Whew! Been a crazy summer over here with all the goings on! Feels good to be back to blogging! Starting off, a fabulous recipe for simple but gorgeous orange cupcakes...
I've been testing and testing recipes for months, trying to get a nice and easy, basic cupcake recipe that can be tweaked with flavorings or colors for frosting to use over and over again and I think I've finally got it! This version takes a basic vanilla based white cupcake batter and infuses it with bright orange zest. I take the orange a step further in the frosting a well, adding some zest to the buttercream and a dash of yellow food coloring to achieve a perfect, delightful yellow color. They remind me of the color of sunflower petals, hence the name. If my decorating skills were up to par, I would have piped them to look like sunflowers but sadly, I fall short in this part of the kitchen.
I found the trick to a great white batter is using beaten egg whites that are then folded into the rest of the batter. This gives a nice airy texture to the cupcakes. Also, using good quality vanilla extract is a must -- I use Madagascar vanilla extract. I find it to be the best, very fragrant and has a nice, smooth bourbonesque finish. You can find it at Williams Sonoma and Whole Foods.
I also found using buttermilk yields the best cupcake. The acidity in the buttermilk (as opposed to using regular milk) gives a nice, background subtle tang to the batter without overpowering it. It also makes a softer, moister cupcake in my opinion. If you can't find or don't have buttermilk, in a pinch you can use a combination of sour cream, milk, and a little extra orange juice, but honestly using the buttermilk is just best and easier.
You'll also notice here I use cake flour. Different than all-purpose flour, which are usually in my recipes, I do believe that for basic cupcakes cake flour is best. Again, it gets you that fluffy and moist cupcake texture without becoming gummy.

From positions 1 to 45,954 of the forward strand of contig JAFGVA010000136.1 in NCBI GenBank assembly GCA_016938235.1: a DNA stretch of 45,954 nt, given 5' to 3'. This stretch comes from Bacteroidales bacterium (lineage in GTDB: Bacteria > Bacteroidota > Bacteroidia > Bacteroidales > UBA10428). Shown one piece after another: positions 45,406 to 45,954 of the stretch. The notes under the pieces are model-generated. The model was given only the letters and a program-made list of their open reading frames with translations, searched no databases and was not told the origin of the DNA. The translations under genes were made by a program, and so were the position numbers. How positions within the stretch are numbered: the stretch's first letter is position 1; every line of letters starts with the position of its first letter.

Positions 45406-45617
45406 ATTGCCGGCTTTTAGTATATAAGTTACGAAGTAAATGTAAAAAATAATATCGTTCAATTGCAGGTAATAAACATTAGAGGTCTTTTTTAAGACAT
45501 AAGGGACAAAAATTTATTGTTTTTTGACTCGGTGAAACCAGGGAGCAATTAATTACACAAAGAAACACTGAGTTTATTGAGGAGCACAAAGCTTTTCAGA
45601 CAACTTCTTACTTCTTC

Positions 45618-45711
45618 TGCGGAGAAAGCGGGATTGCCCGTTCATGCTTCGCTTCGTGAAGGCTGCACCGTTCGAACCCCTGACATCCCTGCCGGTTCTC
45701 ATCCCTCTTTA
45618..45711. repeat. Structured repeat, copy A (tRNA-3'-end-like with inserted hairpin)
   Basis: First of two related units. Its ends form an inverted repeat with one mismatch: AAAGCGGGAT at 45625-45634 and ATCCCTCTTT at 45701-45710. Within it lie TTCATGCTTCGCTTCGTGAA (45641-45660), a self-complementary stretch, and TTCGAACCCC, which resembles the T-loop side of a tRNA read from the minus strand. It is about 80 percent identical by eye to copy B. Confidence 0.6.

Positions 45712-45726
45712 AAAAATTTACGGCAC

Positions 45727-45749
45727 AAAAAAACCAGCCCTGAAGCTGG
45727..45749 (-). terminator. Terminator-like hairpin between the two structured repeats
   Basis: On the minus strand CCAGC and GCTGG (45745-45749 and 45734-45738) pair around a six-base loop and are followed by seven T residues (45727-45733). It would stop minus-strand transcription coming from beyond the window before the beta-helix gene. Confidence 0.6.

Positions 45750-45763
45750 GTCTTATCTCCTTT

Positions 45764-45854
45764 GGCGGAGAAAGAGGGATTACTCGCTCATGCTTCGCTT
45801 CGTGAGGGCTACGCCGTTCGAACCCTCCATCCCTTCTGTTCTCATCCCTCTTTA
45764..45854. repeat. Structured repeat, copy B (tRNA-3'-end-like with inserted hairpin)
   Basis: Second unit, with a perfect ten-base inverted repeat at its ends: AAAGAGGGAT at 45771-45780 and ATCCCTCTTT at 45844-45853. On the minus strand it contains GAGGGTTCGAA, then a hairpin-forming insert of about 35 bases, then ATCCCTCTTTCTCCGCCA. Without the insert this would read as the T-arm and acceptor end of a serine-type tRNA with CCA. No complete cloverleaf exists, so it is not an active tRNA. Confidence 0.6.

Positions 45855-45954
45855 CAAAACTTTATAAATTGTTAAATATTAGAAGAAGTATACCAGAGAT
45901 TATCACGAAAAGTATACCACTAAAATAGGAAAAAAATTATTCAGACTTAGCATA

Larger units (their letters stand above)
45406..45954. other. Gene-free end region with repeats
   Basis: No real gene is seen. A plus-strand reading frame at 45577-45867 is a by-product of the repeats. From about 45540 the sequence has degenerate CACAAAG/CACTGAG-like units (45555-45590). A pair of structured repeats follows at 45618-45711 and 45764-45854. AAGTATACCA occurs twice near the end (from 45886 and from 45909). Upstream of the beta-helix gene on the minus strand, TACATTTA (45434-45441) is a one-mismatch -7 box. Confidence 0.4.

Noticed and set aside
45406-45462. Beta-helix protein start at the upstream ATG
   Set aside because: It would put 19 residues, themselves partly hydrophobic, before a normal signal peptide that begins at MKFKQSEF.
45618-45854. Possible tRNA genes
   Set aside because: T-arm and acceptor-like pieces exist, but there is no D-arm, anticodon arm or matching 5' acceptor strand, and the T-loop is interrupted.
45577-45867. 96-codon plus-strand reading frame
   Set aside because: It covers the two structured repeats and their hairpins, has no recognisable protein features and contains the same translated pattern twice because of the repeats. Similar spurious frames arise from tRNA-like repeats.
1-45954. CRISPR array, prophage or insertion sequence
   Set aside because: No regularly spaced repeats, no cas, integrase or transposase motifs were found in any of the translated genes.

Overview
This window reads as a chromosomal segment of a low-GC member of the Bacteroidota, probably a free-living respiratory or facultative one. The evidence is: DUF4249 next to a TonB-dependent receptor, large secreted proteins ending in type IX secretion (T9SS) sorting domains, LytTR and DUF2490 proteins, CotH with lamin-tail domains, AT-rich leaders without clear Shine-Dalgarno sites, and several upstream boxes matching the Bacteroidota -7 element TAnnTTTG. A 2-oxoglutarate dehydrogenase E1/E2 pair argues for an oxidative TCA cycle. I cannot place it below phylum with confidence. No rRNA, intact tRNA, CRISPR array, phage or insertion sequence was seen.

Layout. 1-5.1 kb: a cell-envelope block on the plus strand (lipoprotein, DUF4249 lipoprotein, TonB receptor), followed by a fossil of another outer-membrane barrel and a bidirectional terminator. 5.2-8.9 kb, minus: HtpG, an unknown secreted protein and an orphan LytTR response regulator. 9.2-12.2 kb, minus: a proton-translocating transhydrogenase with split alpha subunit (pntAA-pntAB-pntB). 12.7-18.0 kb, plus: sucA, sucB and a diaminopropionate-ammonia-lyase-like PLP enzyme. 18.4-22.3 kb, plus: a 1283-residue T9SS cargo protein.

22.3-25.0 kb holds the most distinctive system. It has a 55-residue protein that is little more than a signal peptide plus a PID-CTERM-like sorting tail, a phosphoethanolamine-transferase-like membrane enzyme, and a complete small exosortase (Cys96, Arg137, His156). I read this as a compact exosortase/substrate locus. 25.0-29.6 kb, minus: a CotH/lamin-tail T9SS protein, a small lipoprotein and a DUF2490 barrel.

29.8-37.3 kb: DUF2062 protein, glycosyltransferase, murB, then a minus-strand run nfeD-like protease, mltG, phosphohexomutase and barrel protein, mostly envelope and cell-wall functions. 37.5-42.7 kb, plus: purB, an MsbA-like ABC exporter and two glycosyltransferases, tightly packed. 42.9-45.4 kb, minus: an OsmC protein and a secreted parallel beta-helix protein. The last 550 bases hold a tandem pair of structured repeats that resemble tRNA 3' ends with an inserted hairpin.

And of course, as with all baking, make sure everything is at room temperature so all the ingredients incorporate evenly.
I think these are so cute done with mini-cupcake liners and baked in mini-muffin pans. They're adorable and easy to eat. I love the yellow color and think they're just perfect for summer and early fall. They'd make a great back-to-school treat, or fall party dessert. They're wonderful for church gatherings as summer winds down and fall begins her approach. I piped my frosting using a basic pattern and topped with a candied pearl. Go ahead and use whatever sprinkles or piping technique you know. I'd love to see someone do these in a sunflower shape or piping! If you try it, please email me the pictures! Happy baking!
"Sunflower" Orange Cupcakes with Orange Yellow Buttercream Frosting
1 3/4 cup cake flour
1/2 tsp fine salt
2 1/2 tsp baking powder
1/4 lb (1 stick) unsalted butter, at room temperature
1 cup sugar
2 eggs, separated
1 tsp vanilla extract
1/4 cup freshly squeezed orange juice
1/2 cup buttermilk, at room temperature
Preheat oven to 325 degrees. Line 2 mini-muffin pans with mini-cupcake liners. Set aside.
First, sift together the cake flour, salt, and baking powder in a bowl. Sifting the ingredients together before adding them to the rest of the batter ensures they'll be evenly distributed throughout the batter. If you skip this step, you can get ball clumps of flour which are both unsightly and not tasty. Set aside.
Now take the egg whites and using the handheld electric mixer fitted with the whisk attachments, begin to beat the egg whites until white and stiff peaks form. For more details on how to do this, check out this previous post here. Set aside.